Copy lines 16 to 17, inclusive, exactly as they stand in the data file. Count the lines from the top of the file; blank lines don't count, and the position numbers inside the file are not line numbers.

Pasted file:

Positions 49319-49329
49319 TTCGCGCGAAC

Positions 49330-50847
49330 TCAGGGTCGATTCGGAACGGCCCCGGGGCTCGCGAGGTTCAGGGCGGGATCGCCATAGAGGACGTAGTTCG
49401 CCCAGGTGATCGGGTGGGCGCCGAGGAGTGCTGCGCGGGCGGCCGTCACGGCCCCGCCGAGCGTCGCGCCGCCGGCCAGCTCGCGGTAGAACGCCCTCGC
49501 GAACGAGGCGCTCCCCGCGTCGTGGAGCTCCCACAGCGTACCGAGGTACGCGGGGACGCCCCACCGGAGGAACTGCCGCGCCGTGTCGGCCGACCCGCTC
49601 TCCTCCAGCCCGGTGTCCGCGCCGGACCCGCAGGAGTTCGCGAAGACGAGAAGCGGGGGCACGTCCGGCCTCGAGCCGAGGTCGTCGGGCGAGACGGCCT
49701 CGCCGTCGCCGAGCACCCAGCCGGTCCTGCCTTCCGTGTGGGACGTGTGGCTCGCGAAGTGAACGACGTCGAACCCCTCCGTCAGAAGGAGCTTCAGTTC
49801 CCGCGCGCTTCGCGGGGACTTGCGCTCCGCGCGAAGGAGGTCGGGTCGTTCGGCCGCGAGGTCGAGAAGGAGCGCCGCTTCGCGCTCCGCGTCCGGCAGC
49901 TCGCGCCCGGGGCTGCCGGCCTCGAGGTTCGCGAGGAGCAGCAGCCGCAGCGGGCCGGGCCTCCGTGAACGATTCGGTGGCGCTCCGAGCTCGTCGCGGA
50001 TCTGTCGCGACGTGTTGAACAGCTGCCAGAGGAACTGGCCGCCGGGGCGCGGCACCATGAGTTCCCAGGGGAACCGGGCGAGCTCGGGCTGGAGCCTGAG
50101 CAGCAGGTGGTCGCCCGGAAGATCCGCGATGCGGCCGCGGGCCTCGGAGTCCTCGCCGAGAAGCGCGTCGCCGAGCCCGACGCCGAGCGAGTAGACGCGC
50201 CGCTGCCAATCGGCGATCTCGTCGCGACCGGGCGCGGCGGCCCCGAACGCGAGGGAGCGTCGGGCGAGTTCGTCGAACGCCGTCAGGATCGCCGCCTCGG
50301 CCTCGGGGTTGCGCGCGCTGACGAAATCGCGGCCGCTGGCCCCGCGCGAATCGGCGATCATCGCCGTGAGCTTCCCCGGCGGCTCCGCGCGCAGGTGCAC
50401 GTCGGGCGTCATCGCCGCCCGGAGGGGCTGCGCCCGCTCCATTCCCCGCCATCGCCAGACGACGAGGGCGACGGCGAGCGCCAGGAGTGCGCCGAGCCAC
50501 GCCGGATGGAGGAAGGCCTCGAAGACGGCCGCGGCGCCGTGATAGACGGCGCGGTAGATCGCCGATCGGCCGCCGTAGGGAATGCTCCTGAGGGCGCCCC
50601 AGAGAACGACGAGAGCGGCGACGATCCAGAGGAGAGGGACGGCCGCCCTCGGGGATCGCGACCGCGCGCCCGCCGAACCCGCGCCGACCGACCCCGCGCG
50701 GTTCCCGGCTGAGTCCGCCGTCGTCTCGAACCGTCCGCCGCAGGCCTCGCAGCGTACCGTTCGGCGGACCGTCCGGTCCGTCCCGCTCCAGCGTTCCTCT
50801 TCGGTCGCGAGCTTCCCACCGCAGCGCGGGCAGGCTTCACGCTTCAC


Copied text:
50501 GCCGGATGGAGGAAGGCCTCGAAGACGGCCGCGGCGCCGTGATAGACGGCGCGGTAGATCGCCGATCGGCCGCCGTAGGGAATGCTCCTGAGGGCGCCCC
50601 AGAGAACGACGAGAGCGGCGACGATCCAGAGGAGAGGGACGGCCGCCCTCGGGGATCGCGACCGCGCGCCCGCCGAACCCGCGCCGACCGACCCCGCGCG